In the case of the epitaph under consideration it would indeed be strange, and with Orelli we should exclaim, “mirum dicterium,” if the husband, after inscribing the epitaph to his “coniugi carissimae,” and after mentioning the length of their married life even to the hour, — that which is extremely rare and which almost in itself implies that every hour of their married life had been dear to him, — had in the next sentence thanked heaven that she was dead. Of course no one would deny that we must interpret the language of inscriptions by the usage of inscriptions, that we cannot expect in these epitaphs composed by the illiterate the logical clearness which characterizes Roman literature as a whole. We here meet with a boldness and license and a lack of propriety in the use of language which we do not elsewhere find. Expressions which, judging from the form, would seem directly opposed in thought are used to convey a similar meaning. For example, in VI, 2, 10703, we meet with the words “filiae pater non merenti feci”; though the literal meaning of these words is the opposite of 10696 of the same volume, “coniugi bene merenti fecit,” it is intended to convey a similar idea. Again, in VI, 2, 6686, we find “ fecit libes animo,” and in VI, 4, Fasc. I, “titulum tibi feci libenter," but the meaning is not the opposite of the “dolens posuit ” of XI, 557.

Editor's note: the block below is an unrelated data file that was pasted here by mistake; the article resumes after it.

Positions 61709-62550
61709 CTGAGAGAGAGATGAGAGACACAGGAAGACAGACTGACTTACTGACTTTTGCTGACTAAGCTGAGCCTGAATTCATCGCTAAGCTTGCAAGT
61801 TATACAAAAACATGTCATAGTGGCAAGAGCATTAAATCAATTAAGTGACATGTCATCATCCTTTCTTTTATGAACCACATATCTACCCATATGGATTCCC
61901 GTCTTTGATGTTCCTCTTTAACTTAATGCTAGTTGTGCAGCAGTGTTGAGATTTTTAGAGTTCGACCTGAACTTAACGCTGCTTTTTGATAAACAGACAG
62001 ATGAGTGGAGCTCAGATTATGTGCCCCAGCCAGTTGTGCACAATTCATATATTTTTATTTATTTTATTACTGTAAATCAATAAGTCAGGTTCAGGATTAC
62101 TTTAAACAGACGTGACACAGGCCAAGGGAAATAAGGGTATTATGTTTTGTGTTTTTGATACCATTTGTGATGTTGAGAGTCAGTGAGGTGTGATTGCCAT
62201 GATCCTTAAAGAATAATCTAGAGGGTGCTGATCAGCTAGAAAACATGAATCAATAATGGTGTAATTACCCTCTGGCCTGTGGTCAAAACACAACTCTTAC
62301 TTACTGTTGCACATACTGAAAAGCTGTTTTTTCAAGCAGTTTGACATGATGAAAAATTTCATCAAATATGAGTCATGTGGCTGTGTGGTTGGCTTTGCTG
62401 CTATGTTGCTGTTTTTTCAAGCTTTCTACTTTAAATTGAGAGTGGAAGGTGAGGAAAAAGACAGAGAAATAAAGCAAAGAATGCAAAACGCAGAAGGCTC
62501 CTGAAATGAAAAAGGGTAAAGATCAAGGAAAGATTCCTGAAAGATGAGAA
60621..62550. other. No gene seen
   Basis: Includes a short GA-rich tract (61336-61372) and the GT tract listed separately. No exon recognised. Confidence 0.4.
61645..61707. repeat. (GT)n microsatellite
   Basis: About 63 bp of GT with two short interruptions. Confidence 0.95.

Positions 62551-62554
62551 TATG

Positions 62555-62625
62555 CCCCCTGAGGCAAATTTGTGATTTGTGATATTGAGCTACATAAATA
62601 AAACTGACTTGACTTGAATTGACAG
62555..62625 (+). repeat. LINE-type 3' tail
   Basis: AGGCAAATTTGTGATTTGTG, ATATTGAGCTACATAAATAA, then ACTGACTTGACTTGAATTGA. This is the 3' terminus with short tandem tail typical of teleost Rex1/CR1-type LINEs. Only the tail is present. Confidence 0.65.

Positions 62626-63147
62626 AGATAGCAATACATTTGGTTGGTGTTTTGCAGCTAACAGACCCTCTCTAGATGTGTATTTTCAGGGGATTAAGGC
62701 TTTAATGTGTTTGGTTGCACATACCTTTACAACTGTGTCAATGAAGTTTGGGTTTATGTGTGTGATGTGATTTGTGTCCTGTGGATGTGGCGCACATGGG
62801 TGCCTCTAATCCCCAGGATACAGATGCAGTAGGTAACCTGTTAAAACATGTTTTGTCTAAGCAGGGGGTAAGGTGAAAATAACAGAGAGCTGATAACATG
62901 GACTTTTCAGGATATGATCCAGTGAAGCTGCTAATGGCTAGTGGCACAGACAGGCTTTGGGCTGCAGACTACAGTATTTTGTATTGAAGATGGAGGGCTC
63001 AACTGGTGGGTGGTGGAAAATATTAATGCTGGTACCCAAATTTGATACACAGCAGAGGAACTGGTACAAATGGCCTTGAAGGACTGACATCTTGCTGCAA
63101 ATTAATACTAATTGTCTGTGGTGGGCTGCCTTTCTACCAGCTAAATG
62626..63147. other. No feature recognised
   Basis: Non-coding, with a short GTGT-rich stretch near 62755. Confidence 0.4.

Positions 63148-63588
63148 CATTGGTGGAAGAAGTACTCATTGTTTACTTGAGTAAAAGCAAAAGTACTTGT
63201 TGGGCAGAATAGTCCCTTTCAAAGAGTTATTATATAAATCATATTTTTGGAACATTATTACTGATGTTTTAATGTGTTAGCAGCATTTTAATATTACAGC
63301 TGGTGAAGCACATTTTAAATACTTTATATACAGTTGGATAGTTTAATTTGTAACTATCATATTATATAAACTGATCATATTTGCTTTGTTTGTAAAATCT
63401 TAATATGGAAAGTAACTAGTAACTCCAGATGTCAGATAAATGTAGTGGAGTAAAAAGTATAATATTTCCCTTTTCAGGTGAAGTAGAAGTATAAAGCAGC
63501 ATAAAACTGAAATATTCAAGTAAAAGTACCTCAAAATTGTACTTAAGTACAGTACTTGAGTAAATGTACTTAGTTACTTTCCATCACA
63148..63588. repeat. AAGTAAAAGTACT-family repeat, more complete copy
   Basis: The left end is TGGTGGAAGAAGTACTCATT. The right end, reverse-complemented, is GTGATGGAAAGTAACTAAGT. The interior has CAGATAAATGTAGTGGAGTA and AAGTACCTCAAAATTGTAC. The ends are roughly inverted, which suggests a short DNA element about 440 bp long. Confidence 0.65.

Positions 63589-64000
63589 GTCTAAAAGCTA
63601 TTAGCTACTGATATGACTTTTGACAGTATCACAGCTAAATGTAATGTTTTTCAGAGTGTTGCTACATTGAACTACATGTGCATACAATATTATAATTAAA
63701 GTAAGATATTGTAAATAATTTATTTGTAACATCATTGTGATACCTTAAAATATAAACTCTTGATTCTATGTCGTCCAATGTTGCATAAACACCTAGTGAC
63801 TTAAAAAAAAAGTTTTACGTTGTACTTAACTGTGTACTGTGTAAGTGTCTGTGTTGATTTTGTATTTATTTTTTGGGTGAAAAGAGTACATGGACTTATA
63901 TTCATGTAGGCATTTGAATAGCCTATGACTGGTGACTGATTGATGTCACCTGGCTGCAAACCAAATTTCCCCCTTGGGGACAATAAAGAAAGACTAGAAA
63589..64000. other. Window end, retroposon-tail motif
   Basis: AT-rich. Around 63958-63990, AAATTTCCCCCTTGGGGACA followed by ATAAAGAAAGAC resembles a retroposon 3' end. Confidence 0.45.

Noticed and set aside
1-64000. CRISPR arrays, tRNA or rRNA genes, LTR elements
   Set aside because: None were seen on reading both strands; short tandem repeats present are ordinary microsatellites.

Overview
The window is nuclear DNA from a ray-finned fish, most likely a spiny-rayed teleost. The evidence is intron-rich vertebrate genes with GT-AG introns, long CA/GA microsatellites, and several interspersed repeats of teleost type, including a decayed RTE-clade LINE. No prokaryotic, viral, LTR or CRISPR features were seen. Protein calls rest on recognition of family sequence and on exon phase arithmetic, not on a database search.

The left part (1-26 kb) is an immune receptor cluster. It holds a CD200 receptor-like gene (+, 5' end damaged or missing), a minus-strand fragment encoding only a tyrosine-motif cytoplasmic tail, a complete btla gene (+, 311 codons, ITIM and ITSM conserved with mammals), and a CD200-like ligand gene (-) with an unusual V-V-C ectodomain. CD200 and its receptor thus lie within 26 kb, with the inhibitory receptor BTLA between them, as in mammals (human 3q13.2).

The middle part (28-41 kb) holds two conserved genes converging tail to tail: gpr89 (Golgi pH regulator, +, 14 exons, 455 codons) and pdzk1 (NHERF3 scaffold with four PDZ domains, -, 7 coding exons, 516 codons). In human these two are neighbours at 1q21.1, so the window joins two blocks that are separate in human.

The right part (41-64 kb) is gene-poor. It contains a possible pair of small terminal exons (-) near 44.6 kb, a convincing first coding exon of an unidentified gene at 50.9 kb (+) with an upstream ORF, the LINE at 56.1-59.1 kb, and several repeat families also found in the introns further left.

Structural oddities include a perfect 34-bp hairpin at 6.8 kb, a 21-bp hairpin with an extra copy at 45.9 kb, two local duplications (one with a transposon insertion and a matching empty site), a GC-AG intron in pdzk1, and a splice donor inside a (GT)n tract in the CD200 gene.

1 C. I. L. VI, 3, 20905.

2 C. I. L. XIV, 636.